McConnell urges House to fund carbon-capture R&D

Executive Director of Energy and Environment Initiative testifies on Capitol Hill

Charles McConnell, executive director of Rice’s Energy and Environment Initiative, testified on Capitol Hill Oct. 29 about the need for continued federal funding to develop and demonstrate carbon-capture utilization and storage (CCUS) technology for power plants.

McConnell, a 35-year veteran of the energy industry, testified before the U.S. House Subcommittee on Energy and the Subcommittee on Environment at a hearing titled “EPA Power Plant Regulations and New Source Performance Standards for CO2 Emissions: Is the Technology Demonstrated and Ready?”

e2i McConnell testimony carbon-capture Capitol Hill

Charles McConnell, executive director of Rice's Energy and Environment Initiative, testified on Capitol Hill Oct. 29 about carbon-capture technology.

McConnell joined Rice in August after serving two years as assistant secretary of energy at the Department of Energy (DOE). While at DOE, he was responsible for the strategic policy leadership, budgets, project management, and research and development of the department’s coal, oil and gas and advanced technologies programs, as well as for the operations and management of the U.S. Strategic Petroleum Reserve and the National Energy Technologies Laboratories.

McConnell told the House subcommittee that technologies for carbon capture and storage (CCS) and for CCUS are critically important to the U.S. In CCUS, carbon dioxide that is captured from fossil-fueled power plants is injected into oil wells to enhance oil production. The carbon dioxide improves the flow of oil and can be safely stored underground permanently.

McConnell told lawmakers that CCUS “is necessary to ensure a diversified, sustainable domestic energy portfolio for energy security. It also helps minimize future rapid escalations in electricity prices by enabling a real ‘all of the above’ energy portfolio that includes our most abundant domestic resources — clean fossil energy from coal, oil and natural gas.”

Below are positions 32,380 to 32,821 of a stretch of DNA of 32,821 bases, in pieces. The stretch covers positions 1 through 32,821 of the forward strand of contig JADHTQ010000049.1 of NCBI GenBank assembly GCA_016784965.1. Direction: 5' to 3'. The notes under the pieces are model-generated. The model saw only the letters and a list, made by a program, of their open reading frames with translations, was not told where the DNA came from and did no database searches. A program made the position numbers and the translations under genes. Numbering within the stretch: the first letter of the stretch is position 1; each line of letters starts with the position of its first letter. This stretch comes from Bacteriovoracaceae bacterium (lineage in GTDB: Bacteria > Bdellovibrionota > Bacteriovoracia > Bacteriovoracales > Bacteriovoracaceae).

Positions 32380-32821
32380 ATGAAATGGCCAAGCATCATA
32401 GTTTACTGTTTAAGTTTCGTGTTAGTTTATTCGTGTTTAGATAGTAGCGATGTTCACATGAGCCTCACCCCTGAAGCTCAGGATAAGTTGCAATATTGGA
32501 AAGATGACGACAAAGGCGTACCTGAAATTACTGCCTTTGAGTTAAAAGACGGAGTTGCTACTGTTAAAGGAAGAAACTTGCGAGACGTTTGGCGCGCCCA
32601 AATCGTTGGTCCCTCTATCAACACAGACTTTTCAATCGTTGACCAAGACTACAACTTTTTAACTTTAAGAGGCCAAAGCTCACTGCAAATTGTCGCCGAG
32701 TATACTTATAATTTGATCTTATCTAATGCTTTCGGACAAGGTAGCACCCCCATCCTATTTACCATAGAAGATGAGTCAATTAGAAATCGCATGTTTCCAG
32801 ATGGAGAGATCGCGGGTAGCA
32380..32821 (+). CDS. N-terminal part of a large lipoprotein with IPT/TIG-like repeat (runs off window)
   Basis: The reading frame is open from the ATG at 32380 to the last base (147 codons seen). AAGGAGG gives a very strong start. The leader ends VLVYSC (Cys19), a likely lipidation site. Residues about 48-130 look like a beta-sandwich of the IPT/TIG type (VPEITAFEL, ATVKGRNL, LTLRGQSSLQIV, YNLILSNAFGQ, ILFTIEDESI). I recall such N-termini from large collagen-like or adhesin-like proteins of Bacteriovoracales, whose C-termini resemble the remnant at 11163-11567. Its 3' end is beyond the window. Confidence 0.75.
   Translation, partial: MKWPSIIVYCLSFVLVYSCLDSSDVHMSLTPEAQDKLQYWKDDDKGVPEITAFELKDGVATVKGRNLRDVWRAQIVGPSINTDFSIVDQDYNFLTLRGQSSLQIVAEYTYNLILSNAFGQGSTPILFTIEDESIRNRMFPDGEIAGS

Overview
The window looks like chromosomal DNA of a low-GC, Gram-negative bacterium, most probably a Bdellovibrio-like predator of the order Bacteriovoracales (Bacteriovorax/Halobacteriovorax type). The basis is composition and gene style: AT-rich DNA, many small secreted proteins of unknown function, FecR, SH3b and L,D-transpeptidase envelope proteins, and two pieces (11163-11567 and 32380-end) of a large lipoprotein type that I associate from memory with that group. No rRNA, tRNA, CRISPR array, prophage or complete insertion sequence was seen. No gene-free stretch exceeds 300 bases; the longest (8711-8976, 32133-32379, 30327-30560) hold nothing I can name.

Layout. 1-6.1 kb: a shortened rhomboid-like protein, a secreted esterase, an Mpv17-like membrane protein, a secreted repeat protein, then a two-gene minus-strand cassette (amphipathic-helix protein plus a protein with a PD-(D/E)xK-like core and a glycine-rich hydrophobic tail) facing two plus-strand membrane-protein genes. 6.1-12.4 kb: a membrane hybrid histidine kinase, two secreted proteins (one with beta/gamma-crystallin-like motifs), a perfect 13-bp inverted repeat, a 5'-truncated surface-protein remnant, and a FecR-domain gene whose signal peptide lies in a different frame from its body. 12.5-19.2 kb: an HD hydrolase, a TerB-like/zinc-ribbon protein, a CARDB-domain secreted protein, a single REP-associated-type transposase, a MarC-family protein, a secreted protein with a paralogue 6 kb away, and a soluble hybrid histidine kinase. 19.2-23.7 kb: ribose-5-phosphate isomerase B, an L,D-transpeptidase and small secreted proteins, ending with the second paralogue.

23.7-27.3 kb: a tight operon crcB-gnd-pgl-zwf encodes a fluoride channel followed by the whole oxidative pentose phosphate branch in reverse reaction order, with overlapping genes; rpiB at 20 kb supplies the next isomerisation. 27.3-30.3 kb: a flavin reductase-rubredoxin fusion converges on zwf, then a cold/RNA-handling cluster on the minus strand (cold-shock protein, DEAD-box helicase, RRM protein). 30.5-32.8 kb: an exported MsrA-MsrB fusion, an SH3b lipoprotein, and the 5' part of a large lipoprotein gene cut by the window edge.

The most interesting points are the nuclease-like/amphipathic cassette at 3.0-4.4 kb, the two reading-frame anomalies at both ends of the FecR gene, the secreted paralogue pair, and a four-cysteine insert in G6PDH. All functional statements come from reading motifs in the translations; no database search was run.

McConnell said CCUS  technology is also necessary for electricity producers to meet new EPA standards for reducing greenhouse gas emissions. But he said the technology was not ready for commercial implementation, in part because budgets for developing and testing the technology have been cut repeatedly in recent years.

“The DOE’s coal research-and-development funding levels must, at the very least, be restored to 2010 funding levels to enable the deployment of demonstration projects to progress transformational, low-cost CCUS technology from the laboratory to the commercial marketplace in a timely manner,” he said.

McConnell told the committee that an additional $100 million per year directed at low-cost, transformational CCUS would restore funding levels and could enable the demonstration of commercially viable CO2 capture technology within 10 years.

“While a considerable amount of technical risk would be required to undertake a program with this short of a schedule, it can be done,” he said. “This R&D is critical to success because the technology is not ready today.”

For more information about Rice’s Energy and Environment Initiative, visit


About Jade Boyd

Jade Boyd is science editor and associate director of news and media relations in Rice University's Office of Public Affairs.